How Blockchain Methodology applies to various industries
John Verwaaijen, General Manager at Magic Software (Netherlands)
Blockchain and Human Resources
John will share a real-life use case how a temporary staffing organisation made a large impact on their overall business results by deploying a decentralised solution to an existing process.
Panos Panay, Founding Director at Open Music Initiative (USA)
Blockchain and Music & Entertainment
Panos co-founded the non-profit Open Music Initiative, in collaboration with the MIT Media Lab, and its mission is to promote and advance the development of open source standards and innovation related to music to help assure proper compensation for all creators, performers and rights holders of music.The initiative launched with more than 60 companies involved including: Universal Music Group, Sony Music Entertainment, Warner Music Group, BMG, Spotify, YouTube, Pandora, SoundCloud, Netflix, SiriusXM as well as a number of rights related Blockchain startups. In November 2016, Open Music Initiative announced a further 80 partners, including Dubset, Napster, Red Bull, The Orchard, Sonos, SoundExchange, Viacom, GMR Marketing, 7 Digital and performing rights societies SOCAN (Canada) and Buma/Stemra (Netherlands).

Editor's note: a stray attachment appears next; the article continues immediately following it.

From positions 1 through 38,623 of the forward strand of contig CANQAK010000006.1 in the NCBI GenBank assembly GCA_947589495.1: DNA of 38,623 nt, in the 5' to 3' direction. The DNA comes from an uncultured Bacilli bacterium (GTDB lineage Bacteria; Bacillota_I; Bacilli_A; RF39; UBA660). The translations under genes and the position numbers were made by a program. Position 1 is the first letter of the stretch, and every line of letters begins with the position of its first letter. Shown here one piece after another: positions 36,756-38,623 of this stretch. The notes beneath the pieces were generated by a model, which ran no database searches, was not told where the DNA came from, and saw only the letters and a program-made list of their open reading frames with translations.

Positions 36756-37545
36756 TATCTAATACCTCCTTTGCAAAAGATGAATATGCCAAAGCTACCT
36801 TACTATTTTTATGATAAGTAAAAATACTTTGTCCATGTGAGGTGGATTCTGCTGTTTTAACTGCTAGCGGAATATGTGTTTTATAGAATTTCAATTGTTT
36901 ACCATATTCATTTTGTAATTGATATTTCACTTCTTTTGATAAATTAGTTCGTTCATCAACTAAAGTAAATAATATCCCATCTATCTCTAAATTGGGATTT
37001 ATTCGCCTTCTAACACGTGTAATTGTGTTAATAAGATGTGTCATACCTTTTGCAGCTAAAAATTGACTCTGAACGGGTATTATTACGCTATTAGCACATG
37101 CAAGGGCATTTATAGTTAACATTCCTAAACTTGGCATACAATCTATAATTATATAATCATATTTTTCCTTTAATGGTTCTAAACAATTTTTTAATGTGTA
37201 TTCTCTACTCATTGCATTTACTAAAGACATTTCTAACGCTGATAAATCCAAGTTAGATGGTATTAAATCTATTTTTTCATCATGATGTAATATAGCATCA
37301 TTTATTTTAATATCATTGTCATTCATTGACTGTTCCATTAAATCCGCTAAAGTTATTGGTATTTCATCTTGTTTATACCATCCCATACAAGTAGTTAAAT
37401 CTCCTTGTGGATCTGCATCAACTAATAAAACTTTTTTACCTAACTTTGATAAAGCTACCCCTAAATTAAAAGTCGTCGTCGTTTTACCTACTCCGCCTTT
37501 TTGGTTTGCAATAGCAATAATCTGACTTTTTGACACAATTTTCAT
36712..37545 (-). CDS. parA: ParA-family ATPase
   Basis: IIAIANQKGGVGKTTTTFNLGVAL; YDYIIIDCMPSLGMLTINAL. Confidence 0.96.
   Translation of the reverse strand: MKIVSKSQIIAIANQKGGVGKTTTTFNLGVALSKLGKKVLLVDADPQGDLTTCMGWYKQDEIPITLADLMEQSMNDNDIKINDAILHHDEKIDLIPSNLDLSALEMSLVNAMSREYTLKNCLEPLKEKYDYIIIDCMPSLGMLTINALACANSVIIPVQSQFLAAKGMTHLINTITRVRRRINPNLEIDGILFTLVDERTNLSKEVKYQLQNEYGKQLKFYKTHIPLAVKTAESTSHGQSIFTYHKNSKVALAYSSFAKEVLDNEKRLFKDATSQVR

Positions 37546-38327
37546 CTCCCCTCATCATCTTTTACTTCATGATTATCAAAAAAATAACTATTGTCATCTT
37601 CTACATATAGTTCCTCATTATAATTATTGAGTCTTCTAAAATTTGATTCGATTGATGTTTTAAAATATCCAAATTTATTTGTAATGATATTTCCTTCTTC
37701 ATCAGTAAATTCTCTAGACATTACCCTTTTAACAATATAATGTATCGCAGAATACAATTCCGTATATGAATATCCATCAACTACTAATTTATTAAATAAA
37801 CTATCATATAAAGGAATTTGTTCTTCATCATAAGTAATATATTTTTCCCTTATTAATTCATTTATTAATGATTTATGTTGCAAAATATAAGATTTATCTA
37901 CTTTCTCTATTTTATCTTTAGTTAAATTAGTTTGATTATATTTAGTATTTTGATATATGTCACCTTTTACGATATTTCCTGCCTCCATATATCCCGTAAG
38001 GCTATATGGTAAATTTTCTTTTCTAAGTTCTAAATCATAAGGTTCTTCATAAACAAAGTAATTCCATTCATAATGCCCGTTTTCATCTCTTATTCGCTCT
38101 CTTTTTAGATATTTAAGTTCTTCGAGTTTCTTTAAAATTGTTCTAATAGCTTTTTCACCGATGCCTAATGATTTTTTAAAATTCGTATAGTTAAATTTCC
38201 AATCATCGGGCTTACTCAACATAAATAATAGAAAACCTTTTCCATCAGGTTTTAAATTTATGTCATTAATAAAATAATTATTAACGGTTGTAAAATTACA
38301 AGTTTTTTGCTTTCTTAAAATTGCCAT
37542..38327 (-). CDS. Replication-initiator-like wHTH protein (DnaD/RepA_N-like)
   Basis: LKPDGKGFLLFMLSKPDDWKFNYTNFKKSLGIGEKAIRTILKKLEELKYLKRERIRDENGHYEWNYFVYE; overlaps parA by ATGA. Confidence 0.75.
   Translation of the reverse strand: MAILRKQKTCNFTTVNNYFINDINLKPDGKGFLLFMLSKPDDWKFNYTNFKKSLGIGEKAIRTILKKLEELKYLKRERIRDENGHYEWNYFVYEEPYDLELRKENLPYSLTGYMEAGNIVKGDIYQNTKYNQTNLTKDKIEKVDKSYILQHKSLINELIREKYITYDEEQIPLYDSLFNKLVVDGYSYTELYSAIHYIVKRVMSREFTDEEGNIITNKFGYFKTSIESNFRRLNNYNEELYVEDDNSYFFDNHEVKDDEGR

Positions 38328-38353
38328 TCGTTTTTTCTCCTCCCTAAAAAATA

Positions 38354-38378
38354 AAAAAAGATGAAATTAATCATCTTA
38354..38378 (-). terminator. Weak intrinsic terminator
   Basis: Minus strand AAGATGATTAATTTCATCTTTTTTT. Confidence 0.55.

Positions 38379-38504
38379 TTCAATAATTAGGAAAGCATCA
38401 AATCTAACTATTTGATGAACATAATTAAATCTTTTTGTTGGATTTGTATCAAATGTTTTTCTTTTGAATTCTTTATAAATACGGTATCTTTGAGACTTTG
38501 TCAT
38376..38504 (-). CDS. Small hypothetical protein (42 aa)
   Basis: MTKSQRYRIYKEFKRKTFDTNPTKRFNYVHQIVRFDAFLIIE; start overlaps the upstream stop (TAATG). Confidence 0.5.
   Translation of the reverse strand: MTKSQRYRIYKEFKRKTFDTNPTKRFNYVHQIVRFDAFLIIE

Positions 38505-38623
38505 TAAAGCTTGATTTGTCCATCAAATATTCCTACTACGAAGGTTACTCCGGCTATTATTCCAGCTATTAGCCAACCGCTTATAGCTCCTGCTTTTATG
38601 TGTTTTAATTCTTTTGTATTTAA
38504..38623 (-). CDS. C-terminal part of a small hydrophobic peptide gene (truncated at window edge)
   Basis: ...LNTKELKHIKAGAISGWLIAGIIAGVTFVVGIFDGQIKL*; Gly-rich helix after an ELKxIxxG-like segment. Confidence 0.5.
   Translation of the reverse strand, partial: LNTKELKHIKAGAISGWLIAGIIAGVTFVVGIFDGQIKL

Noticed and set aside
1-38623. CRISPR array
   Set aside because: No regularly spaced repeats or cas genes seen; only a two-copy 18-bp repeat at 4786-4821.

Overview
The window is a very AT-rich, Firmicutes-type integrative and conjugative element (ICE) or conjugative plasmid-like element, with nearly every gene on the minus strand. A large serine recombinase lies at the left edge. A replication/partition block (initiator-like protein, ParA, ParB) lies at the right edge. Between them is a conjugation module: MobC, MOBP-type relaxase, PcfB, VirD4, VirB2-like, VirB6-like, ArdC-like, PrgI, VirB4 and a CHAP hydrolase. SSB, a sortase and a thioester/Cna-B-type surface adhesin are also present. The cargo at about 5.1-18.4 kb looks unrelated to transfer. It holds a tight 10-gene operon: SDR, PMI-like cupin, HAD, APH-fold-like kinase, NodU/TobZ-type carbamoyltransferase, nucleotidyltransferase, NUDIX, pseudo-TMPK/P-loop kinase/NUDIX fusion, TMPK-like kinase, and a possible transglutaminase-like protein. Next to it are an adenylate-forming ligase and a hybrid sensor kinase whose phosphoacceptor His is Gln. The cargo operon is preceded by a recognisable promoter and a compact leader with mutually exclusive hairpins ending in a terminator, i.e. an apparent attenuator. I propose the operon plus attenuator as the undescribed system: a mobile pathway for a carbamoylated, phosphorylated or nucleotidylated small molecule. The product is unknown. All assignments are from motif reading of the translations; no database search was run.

Karl Hoods, CIO at Save the Children (UK)
Blockchain and Charities
When you think about blockchain applications for charities, the first thing that pops into your mind is probably finding quicker and cheaper ways to raise money and accept donations.
Karl is going to share a different story, however. By using Blockchain technology, Save the Children is able to create transparent and secure digital passports for their relief workers, which enables them to quickly deploy help in disaster-struck locations across the world. They can bypass vetting and screening procedures that tend to takes weeks to complete, which is crucial in managing emergency relief.
Mariel van der Linden, Global Maritime Services at Ericsson (Netherlands)
Blockchain and IoT in the supply chain
Ericsson’s contribution to the World Port Hackathon (Rotterdam Harbour and MPA Singapore) was the Disrupt the Port challenge, using Open Data & Blockchain technology in the prototype. Among other things, Mariel will share how the maritime and air freight sectors can benefit from Blockchain methodology and Internet of Things.
Professor Terrence Fernando, Director of the THINKlab, University of Salford
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- Understand how the UK’s digital infrastructure can adapt to take advantage of the internet of things of things and big data.
- How to use analytic software and data science to interrogate digital information.
- Understand the latest legislation and how it will help the big data and IoT sectors.
- Learn how big data can transform public services and improve public health.
- Discover innovative ways for businesses to utilise the data they hold to improve products and services.
- Know how Blockchain will impact the future of data protection and use